February 28, 2010

Seduced by Succulents

Boy do I love succulents! I wish I had a garden like this. (Original photo here.) There's just one problem: I don't have a very good track record with keeping them alive for very long.

Earlier this week I finally laid my little succulent plant to rest. I bought him about six months ago as a replacement for another succulent that I had while still in college. (Wow...that sounds really weird considering that I graduated last May.) Anyways...my mother purchased Succulent #1-- whom I promptly named Howard (I think)--when she helped me move into my dorm room in the Fall of 2008. Howard did quite well for a good amount of time.

I was careful not to over water him and even had to re-pot him due to the fact that he grew out of his first plot of earth. This activity of re-potting Howard because he had grown too big for his first pot brought me a great amount of joy: I was convinced that the green thumb gene that my grandmother possessed had been passed down to me and was finally kicking in. Then things went down hill really quick; I think that a combination of poor soil and over watering lead to Howard developing a terrible condition where part of him was rotting away while the other was drying up. Regardless of my efforts to save him I finally had to cut my losses and wound up depositing him in a flowerbed close to the dorm.

Howard looked a lot like this guy on the right, but more blue-ish.

Fast forward a few months and upon moving into our new apartment I found myself missing my succulent and the companionship that he afforded me. I was really craving the presence and decoration that a small plant can provide. So I went to a local nursery (East Bay Nursery, to be exact) and picked up a succulent that was very similar to Howard. Succulent #2--who I never actually named--was quite smaller and of a slightly more purple hue than Howard.

Glamour shot of Succulent #2, or Echeveria "Metallica" (I think).

As I was quite intent on making it happy I bought a small bag of cactus soil and replanted it into a small pot when I got home. Succulent #2 lasted quite a while, but never thrived as Howard did. Instead it stayed more or less the same size as when I had bought it, and although I watered it sparingly and set it in my kitchen window so it could soak up sunlight, it began to wither. I think that perhaps a combination of poor light exposure and the cold weather lead to its failing health. Things really took a turn for the worse in the past two weeks: I noticed that the roots were really shallow and that the leaves were shriveling. It was very sad and I hated watching it slowly die. I finally retired Succulent #2 to the compost bin this week.

Succulent #2 the day I brought it home form East Bay Nursery. It looked so happy.
I couldn't bear to photograph it in its last stages of life.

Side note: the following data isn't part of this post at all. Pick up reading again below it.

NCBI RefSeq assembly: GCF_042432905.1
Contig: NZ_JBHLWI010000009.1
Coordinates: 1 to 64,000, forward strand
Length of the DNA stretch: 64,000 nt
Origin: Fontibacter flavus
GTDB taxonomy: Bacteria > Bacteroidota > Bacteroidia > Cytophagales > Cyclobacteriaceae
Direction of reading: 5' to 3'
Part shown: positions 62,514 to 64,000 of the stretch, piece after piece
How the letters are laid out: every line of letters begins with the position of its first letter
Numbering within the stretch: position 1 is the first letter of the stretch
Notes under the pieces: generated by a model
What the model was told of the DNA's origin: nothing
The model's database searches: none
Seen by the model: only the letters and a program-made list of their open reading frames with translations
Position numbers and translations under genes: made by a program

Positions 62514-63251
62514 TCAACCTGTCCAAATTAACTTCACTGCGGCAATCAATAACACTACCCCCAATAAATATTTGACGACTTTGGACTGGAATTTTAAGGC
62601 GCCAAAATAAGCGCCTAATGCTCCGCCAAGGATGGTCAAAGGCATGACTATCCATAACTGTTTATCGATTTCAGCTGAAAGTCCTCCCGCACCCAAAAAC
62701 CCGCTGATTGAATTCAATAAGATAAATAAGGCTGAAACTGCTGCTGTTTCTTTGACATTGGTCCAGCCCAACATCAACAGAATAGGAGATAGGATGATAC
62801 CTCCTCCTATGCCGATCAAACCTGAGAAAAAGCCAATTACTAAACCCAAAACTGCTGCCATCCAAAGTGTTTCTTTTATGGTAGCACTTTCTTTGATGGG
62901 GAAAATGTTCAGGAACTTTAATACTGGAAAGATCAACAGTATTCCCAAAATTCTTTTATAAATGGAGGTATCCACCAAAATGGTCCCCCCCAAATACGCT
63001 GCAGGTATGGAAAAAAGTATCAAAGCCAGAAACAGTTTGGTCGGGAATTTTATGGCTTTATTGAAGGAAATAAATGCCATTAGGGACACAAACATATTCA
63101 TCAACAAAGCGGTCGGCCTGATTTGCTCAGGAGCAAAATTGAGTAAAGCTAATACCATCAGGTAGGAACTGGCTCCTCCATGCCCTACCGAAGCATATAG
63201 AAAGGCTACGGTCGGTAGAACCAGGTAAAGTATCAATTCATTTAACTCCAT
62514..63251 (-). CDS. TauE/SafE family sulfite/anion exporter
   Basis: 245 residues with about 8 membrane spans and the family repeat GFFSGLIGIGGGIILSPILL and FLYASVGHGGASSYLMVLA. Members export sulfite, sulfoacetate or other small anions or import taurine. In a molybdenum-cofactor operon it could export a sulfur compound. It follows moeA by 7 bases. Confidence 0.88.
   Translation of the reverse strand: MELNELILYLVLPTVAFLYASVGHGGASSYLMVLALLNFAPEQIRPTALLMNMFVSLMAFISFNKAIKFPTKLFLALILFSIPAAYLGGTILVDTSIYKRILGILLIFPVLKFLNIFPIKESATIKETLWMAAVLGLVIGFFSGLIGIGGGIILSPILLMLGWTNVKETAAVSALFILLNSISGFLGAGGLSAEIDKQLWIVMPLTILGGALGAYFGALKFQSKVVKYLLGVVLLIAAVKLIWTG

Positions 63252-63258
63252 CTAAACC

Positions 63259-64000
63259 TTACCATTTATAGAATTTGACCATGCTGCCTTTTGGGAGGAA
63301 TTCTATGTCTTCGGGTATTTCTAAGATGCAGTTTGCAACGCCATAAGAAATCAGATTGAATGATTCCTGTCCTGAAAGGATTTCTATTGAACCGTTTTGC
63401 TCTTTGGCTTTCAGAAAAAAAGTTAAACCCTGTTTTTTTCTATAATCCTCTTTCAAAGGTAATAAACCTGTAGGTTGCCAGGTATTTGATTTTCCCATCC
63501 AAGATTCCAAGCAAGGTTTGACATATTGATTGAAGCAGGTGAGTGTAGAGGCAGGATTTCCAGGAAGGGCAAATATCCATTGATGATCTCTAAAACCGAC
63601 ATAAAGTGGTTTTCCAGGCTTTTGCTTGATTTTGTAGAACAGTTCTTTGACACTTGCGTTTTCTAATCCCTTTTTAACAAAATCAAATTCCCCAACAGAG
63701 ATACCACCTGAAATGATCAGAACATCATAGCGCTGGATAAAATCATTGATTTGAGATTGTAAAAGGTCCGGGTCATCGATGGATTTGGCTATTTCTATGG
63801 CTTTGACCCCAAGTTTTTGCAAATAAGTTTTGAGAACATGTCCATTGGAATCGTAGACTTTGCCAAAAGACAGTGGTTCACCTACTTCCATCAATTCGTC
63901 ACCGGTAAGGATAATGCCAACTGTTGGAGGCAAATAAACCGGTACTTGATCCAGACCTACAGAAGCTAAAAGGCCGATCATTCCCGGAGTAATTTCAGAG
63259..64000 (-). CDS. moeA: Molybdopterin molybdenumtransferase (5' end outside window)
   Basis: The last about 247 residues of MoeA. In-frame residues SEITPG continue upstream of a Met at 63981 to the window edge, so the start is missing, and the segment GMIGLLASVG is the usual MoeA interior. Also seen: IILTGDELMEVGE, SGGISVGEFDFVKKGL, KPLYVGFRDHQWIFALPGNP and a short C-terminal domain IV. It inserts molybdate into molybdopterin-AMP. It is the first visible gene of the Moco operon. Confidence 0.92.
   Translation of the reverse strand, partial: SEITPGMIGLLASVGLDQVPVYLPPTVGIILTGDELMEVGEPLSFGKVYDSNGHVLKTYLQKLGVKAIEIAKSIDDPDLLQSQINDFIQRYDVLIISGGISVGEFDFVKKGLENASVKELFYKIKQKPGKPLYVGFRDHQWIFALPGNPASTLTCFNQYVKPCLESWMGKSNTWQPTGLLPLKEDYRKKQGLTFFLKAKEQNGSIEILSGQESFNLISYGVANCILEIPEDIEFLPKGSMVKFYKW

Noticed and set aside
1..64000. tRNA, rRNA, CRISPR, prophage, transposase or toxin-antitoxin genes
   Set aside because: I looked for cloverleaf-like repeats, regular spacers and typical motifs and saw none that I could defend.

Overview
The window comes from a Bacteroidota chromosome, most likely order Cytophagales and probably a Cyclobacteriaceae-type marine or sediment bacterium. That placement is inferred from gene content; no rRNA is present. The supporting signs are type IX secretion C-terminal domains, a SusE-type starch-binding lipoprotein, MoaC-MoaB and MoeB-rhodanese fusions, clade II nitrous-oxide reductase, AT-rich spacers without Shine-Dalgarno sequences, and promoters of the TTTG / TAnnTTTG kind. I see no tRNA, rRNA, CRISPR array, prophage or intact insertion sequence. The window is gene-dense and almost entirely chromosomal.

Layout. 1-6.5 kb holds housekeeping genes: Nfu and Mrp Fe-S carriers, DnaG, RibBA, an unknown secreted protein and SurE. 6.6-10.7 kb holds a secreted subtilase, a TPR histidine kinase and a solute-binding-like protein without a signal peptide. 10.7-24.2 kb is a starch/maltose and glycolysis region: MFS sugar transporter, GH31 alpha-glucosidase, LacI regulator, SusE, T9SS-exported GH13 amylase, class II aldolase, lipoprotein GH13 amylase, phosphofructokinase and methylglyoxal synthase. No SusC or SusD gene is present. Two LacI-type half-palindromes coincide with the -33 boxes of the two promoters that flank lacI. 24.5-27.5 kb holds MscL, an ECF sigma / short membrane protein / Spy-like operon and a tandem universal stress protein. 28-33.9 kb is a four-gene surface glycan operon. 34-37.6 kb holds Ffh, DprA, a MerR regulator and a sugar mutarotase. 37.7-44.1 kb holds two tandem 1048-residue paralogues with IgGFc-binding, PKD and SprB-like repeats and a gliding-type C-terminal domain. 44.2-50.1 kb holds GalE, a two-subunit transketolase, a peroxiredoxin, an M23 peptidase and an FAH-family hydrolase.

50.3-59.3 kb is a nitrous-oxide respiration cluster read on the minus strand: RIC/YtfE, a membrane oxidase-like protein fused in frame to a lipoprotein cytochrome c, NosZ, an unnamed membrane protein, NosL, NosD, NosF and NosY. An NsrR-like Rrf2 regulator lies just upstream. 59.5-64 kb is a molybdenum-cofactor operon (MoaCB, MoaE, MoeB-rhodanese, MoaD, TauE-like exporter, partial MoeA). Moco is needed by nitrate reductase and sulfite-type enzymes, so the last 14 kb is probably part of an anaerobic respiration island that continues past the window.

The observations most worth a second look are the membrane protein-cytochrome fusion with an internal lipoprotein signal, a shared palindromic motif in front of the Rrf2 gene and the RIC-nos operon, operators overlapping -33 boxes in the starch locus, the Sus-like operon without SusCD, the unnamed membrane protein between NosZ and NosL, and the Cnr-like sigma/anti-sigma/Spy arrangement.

The next day, on my trip to Home Depot to purchase a roll of painter's tape, I was seduced by their succulents. I was walking past the garden section when I spied a whole shelf full of succulents. I tried to resist the urge to take a closer look but I soon found myself standing in front of hundreds of succulents, examining each one. I felt awful even thinking about picking out a new plant right after I had killed off my last one, but I couldn't help it. On one level I wanted a replacement and on another I wanted to try my hand at cultivating a more successful green thumb. I had a hard time choosing just one succulent; I really wanted one similar to my last ones but I was also very intrigued by the others.

So I bought three. At under $2 each they where a good deal and I justified my purchase by telling myself that companionship would help with keeping them alive more than 6 months. I have yet to name them but I did re-plant them in larger pots. I also placed them in our closet, which may sound counter intuitive. However, our closet--for some odd reason--has a window that is conveniently located right above my dresser. It is also the only window in the entire apartment that gets direct sunlight. Under the circumstances this spot is the best location of my new succulent friends and I hope that they soon make themselves right at home.

The green succulent at the top is a Sedum burrito, or Burro's Tail, and the lilac one at the bottom is a either an Anacampseros gigantea, or an Echeveria or Aeonium hybrid of some sort...I think. I'm not sure; I recycled the plastic pots they came in and am having trouble identifying it via the Internet.

And this striped fellow is a Haworthia attenuata. Reminds me of an aloe plant with zebra stripes. He gets his own pot because I didn't think that all three would fit into one pot, especially if they were to grow (I know, I'm being optimistic). But he has a little sea shell to keep him happy.

February 24, 2010

Rainy Days and Small Frys